Corporate/Communal: With personal ethics having been addressed, perhaps a list of “thou shalt not’s,” while important in establishing good boundaries, may not necessarily be life-giving or redemptive in and of themselves. However, ethics can expand beyond the individual to the communal/corporate work environment. While many employee handbooks and HR Departments would express that their organizations are fair and equitable (by legal standards) environments, this may not necessarily be the case in the unspoken work culture. In the news, we read about stories of toxic work environments, that we are often shocked and surprised that such behavior was tolerated. But in the words of Edmund Burke, “the only things necessary for the triumph of evil is for good [people] to do nothing.”
I would hope that no one reading this is working in a toxic environment where “issues” (but let’s be honest, it’s sin) such as prejudice, favoritism, corruption, misogyny, etc. are acceptable at work. But truthfully, we live in a broken world with broken people, and it is not surprising that some of us may be in broken systems and environments when we work.
I believe there are a number of ethical responses Christians can take. When asked to “cook the books,” one of my accountant friends realized that she needed to leave her company. Another friend who noticed during the lunch hour, co-workers would gossip and disparage their spouses, she would try to change the tone of the conversation with “well, my husband isn’t perfect, but I really appreciate how he is attentive to our kids.” You may not have the authority or role to bring change to your organization, but you do have influence in the spaces where you work.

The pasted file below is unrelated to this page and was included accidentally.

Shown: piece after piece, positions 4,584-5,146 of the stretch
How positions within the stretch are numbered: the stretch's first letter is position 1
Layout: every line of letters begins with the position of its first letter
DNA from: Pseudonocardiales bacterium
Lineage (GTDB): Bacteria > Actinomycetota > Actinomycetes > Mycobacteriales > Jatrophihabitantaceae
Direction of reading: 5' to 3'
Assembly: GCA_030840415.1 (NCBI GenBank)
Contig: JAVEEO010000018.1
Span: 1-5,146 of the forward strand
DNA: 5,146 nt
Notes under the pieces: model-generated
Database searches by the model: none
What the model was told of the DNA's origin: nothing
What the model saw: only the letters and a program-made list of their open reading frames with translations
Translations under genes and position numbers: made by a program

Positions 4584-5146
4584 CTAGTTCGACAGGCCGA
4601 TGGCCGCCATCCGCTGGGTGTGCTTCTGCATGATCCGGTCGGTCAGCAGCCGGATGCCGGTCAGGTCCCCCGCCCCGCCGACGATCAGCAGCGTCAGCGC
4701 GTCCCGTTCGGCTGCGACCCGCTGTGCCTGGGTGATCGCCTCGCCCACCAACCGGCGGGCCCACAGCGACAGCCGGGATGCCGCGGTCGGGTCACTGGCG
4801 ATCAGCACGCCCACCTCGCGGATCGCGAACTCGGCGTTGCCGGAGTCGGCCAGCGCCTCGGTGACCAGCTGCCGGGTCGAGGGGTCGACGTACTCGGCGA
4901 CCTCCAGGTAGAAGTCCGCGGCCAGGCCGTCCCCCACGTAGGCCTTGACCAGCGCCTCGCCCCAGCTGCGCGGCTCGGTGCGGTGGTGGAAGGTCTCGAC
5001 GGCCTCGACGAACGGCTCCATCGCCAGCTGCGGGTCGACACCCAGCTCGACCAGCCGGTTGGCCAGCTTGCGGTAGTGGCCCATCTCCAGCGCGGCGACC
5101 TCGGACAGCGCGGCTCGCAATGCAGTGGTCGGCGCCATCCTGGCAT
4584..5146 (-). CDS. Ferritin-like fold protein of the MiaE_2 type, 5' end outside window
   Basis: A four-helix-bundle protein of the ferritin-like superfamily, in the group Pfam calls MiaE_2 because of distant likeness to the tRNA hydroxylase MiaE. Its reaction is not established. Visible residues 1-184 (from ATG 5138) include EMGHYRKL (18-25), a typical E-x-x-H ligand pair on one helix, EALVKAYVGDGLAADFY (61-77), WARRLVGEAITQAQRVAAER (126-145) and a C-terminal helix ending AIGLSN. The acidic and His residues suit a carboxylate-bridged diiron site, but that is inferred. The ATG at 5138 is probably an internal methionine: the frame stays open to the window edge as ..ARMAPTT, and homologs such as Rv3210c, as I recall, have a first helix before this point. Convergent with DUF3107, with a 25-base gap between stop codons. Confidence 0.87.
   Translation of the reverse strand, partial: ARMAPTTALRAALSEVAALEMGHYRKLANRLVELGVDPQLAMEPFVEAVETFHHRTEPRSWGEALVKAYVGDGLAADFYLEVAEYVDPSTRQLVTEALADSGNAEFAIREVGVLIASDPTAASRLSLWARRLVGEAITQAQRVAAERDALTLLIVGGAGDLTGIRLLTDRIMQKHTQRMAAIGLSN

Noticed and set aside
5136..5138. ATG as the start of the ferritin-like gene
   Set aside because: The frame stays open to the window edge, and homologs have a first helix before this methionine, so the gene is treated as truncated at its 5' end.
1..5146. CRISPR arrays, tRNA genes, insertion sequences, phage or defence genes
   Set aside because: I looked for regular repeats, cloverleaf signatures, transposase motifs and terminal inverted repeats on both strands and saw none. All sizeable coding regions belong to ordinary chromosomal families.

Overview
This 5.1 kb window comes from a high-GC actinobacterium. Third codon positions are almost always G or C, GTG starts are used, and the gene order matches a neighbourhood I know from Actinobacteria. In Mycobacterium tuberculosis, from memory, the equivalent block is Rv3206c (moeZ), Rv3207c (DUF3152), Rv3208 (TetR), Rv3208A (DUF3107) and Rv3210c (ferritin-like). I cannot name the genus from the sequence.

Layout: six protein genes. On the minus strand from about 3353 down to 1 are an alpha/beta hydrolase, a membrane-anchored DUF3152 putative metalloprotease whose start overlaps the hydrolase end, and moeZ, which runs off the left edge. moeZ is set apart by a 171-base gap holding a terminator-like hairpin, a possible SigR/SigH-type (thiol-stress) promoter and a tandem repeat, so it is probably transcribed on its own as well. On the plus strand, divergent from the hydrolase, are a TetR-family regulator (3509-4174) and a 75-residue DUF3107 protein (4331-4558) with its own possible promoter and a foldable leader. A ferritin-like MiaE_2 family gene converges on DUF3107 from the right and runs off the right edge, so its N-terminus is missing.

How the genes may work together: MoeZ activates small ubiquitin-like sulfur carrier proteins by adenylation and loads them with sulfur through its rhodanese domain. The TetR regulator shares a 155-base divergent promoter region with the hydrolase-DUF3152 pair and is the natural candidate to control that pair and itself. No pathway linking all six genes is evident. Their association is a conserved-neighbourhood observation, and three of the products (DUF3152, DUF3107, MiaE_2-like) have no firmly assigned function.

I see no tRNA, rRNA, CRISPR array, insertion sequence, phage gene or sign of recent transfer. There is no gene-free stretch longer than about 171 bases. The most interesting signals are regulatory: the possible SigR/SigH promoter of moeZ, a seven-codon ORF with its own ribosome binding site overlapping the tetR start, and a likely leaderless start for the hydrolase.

For Christians who have senior/managerial level of authority in their workplace, it could be important to think about these questions: Do people feel valued? Are people being heard and treated equally/equitably? Does the work environment help them to be better people or work better? If not, what may be some ways to voice/lead change that is needed in the culture?
Global: Lastly, when we look beyond how we behave as individuals or how our work environment functions, it is important to think about the global impact of our work and workplaces. This may look like how an organization stewards its resources, or its effect on the environment, or giving back to the local or global community. It is always important to be able to look outside of ourselves, and this rings true for us as individuals as well as groups and organizations.
Back when I was working at USC, I really liked the Good Neighbor program that was set up by former USC President Steve Sample. He has a man of deep faith and he used his role to start the Good Neighbor program to have students and staff volunteer in the neighborhood, provide grants to local organizations, and build bridges between the local and university community.I contributed what I could to the Good Neighbor program.
I also did what I could where I worked. Though I worked in a tiny office of three employees during my time there and was the lowest man on the totem pole, I became the Green Ambassador for our office (yes, that was an official program too!). Being I was the office manager, I did what I could in alignment of my Christian values of creation care/environmental stewardship by purchasing recycled paper, replacing the bulbs with energy efficient ones, and generally reducing the office’s carbon footprint.
No work role is too big nor small to have a kingdom impact. Our ethics, whether personal or global, is a reflection of who we are as people of God and his plan for redemption in this world.
How does God want to shape your ethics at work?